New law requires schools to inform students about career pathways

Opportunities other than college must be discussed

 

DENVER -- Starting this school year, a new law will require schools in Colorado to discuss alternatives to college as part of a student's academic and career planning.

House Bill 1041 was sponsored by Republican Representative Phil Covarrubias. He says the goal is to show kids there are many high-paying jobs that don't require a college degree.

"The bill was designed to direct students and give them the opportunity to look at the trades as an option, and also military training as well," Covarrubias told Denver7's Nicole Brady.

Covarrubias, who works in excavation, says Colorado is in desperate need of skilled workers, with 60,000 jobs in construction-related areas that need to be filled.

"That’s the goal here is to train the up and coming workforce and to provide good high paying quality jobs that are desperately needed in Colorado right now," he said.

Covarrubias says while many alternatives to college are already being offered in Colorado, some students and their families aren't getting the information about them. 

The law, which is titled, "Inform students and parents of education leading to jobs," requires schools to discuss the various career pathways and types of certificates and jobs to which pathway leads as part of a student's Individual Career and Academic Plan, or ICAP.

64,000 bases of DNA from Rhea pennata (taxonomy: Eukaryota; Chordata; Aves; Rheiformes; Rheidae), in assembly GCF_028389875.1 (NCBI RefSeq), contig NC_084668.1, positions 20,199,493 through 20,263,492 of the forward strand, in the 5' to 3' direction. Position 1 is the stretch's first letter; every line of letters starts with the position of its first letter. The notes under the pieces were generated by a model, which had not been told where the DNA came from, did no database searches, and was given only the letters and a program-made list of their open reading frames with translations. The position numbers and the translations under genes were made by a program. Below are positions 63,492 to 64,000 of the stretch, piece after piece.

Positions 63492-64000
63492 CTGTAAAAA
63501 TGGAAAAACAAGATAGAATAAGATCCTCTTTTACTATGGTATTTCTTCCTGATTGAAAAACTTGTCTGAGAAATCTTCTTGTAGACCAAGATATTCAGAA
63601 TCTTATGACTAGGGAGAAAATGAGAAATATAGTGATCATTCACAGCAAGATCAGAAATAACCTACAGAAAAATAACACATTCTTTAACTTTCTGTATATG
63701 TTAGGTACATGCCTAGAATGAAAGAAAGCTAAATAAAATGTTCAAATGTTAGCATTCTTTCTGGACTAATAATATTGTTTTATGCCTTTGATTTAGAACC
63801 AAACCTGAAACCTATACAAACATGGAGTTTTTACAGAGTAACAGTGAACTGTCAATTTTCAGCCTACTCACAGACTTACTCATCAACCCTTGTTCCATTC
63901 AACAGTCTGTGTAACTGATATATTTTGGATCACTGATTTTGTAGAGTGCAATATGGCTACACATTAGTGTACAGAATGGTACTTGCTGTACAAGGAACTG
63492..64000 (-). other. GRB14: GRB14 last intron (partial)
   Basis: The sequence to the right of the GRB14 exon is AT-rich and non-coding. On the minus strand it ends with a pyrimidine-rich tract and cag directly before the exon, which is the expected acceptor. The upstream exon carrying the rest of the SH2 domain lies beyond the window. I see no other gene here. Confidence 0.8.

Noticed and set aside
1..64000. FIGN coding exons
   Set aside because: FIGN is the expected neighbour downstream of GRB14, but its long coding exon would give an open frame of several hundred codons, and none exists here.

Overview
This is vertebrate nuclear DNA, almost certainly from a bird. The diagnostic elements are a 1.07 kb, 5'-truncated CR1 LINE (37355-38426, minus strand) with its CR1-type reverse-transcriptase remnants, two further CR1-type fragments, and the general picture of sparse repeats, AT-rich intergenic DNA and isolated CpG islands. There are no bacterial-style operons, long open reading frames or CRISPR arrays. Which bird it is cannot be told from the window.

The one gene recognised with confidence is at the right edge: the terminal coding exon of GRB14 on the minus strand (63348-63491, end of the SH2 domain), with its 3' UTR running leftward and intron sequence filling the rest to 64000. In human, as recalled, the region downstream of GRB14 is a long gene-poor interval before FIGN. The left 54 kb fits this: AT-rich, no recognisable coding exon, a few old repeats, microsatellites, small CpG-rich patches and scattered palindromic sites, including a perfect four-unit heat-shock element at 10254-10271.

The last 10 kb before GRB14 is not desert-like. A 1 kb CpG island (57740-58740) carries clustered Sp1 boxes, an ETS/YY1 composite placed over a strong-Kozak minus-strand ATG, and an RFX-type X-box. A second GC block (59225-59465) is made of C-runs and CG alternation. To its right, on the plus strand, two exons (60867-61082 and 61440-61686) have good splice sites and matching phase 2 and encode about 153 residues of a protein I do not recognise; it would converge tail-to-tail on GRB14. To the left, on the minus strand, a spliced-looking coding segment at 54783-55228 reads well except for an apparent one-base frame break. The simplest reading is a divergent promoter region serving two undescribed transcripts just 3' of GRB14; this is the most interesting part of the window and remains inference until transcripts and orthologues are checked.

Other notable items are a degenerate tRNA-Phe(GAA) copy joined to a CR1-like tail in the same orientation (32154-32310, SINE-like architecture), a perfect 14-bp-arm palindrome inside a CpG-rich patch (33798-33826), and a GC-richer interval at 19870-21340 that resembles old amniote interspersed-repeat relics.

Schools must also discuss the skills and opportunities available through military enlistment and they must inform students about how they can concurrently enroll in higher education courses while still in high shool.

Covarrubias says apprenticeships that start in high school can lead to an immediate career path. Some companies also help their apprentices pay for higher education.

"The opportunity to have some of your college payed for by these companies is huge. You’re learning and getting paid while you’re learning, and you can take this with you for the rest of your life."

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